While the whole world is watching the Brits themselves have already turned away from government undertakings, having no interest in any live broadcast nor summaries in newspapers as I discovered during my visit to our UK office last week. Most of the people have no confidence in their MPs, who have shown not to be able to make the right choices on their behalf. This disability was best demonstrated by the Referendum that was held almost two and a half years ago now by the then Prime Minister David Cameron. It was an election promise easily made, winning him the popular vote, but not having counted todays losses. May is adament that there are only two options: revoking article 50 and remain EU member (which would not respect the outcome of the referendum) or have a deal and leave the EU in an orderly fashion. However, just as much as the speaker of the house failes to restore order, May is unable to build bridges across the isle, with Jeremy Corbyn refusing to speak to her about a deal as he wants to see her go. There is just one consensus across the ilse: Leaving without a deal is not an option. May has to produce a real 'bloody Mary' to break the deadlock in British politics.
Just like this most favored drink in the UK, a mix of tomato juice and vodka, May aims to deliver a compromise to the British people, mixing Brexiteers' desires with Remainers' wish lists into a new deal with the European Union. On both sides of this political divide are uneasy marriages of Tories and Whigs. Labor remainers frantically calling for a second referendum trying to confirm the desire of the younger generation to remain in the EU and May refusing to give in, wanting to respect the will of the British people (even if that will is dated two and a half years back), as asking the British people again would present a failure of her government to deliver on the will of the people. At the same time populists amongst the conservatives playing their constituencies hoping for the British Empire to raise from the ashes with trade deals around the world, but not willing to consider a deal with the European Union that would prolong EU regulations to govern their actions. In the meantime white collars in neighbouring offices of financial firms and global corporates are waiting in the shadows to see how this dog-fight plays out. Some are already choosing with their feet opting for the Netherlands, where their liberal friend Prime Minister Mark Rutte is still in charge and has been navigating a lot of complexity in Dutch politics over the last decade, while keeping a good steer on the tax climate for multinationals.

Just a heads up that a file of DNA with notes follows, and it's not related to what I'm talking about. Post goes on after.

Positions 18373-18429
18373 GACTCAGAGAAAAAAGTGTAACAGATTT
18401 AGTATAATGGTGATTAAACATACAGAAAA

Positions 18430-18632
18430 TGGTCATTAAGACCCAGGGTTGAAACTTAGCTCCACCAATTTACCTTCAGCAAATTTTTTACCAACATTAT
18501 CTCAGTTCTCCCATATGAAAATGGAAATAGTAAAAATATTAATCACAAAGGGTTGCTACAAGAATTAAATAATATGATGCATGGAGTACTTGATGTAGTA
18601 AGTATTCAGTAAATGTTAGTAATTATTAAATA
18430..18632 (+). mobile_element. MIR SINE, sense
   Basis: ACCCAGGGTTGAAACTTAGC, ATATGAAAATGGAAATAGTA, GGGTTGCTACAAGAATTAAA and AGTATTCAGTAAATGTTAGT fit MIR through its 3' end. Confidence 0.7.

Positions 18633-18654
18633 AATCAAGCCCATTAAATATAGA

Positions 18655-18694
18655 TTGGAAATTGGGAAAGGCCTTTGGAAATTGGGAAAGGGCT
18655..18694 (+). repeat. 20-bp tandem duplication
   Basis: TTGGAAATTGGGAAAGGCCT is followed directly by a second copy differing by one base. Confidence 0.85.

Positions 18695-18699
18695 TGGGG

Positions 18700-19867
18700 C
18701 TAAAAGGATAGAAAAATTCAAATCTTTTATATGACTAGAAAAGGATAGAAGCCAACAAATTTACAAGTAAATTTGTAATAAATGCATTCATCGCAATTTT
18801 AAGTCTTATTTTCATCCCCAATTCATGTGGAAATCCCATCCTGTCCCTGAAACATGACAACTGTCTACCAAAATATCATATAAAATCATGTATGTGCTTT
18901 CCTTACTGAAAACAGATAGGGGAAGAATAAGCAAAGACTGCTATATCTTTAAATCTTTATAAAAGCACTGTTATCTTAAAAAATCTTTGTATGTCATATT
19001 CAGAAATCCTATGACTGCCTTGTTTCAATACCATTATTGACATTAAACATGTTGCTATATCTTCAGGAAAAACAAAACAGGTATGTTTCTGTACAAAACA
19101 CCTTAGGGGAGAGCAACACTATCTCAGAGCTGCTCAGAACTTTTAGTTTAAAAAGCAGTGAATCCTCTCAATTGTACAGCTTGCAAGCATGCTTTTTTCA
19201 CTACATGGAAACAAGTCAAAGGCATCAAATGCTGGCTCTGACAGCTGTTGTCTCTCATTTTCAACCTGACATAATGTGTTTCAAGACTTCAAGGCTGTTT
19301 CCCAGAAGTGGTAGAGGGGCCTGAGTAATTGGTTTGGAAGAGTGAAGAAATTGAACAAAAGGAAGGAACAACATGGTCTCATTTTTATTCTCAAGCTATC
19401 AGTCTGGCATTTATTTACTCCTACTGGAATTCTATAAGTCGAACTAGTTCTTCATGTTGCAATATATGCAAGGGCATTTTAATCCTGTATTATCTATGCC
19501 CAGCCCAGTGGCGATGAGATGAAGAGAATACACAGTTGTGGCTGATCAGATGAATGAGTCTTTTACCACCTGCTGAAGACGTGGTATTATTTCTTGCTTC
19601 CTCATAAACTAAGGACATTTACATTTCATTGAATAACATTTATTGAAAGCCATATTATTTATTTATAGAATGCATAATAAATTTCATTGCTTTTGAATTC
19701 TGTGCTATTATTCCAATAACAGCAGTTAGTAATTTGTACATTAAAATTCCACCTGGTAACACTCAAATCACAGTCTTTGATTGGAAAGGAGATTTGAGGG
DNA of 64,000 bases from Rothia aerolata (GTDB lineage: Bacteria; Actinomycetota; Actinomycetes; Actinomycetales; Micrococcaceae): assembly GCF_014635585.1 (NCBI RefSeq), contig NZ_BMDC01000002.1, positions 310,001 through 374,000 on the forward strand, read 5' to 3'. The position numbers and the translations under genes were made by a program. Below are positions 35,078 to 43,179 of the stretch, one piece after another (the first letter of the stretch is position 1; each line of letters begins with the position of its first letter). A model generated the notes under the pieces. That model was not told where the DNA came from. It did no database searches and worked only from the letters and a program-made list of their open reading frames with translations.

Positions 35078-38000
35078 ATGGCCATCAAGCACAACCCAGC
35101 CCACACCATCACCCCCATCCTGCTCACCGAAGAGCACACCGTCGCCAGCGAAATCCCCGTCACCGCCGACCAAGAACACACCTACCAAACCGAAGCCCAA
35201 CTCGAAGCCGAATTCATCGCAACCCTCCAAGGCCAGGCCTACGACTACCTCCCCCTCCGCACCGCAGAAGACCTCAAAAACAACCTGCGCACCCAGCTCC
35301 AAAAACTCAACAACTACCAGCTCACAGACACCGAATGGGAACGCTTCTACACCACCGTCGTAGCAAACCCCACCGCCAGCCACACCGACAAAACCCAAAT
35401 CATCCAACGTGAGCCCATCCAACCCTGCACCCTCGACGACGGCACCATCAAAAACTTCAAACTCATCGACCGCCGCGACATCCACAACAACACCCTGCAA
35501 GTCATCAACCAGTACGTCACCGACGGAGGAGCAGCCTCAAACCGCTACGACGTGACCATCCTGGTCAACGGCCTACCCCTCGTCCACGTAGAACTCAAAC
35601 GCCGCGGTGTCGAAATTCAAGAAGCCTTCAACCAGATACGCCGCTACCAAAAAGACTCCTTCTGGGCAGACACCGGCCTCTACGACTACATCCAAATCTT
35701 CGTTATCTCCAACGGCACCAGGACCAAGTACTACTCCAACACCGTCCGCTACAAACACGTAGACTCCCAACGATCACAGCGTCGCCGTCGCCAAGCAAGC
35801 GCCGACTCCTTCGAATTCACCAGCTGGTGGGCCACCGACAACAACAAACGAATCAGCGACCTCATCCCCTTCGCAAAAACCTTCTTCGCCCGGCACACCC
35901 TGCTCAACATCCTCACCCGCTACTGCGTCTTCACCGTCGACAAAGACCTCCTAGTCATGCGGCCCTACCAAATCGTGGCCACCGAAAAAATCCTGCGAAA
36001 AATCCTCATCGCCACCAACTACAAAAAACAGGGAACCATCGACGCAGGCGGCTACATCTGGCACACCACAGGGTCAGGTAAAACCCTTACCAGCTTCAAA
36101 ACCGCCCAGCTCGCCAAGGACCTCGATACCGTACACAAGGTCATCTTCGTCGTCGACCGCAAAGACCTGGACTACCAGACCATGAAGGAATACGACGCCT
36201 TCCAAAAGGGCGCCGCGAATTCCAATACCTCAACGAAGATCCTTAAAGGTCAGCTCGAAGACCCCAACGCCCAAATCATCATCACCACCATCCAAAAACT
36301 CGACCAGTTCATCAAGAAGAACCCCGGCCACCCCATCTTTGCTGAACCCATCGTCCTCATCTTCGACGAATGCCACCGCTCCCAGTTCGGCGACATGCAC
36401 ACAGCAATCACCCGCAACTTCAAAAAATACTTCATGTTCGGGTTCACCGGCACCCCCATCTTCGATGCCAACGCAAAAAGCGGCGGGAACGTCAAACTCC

Reasons for many brexiteers to escape the EU are linked to the desire for less regulation and more sovereignty. However, paradoxically a departure from Europe will require a spike in regulations in the UK to stay competitive in the global market. Hence, the British politicians are advised to be at the right side of the table when the terms of trade are being negotiated between the UK and the EU. As it turns out such is definitely not a done deal yet and could result in a real "bloody" Ma(r)y marking the end of her political career.
May would do well in taking an example in her Ethiopian colleague Abiy Ahmed, who has been able to bring opposites together in a rather hostile political environment in Ethiopia. With his own political party dominating Ethiopian politics for decades, he met with 81 opposition parties over the past week. Dealing with strong undercurrents in his own party he started to reach out to former enemies both domestically as internationally and aims to reconcile Ethiopians with each other and their neighbours while opening up to foreign investment and influence. Likewise, instead of delivering a Bloody Mary, Therese May could change course and become the 'Mother Theresa' of British politics. She could reach out to the Labor constituency in aiming to serve not just the British people but especially the poor Brits as well as those seeking refuge. That could change the discourse from a what is best for Britain to a what is best for the world and therefore benefits Britain. It could make people favour Britain again, not just as a destination for asylum seekers, but also for companies and economic migrants, filling holes in the social fabric while providing highly needed labour force for key-service delivery.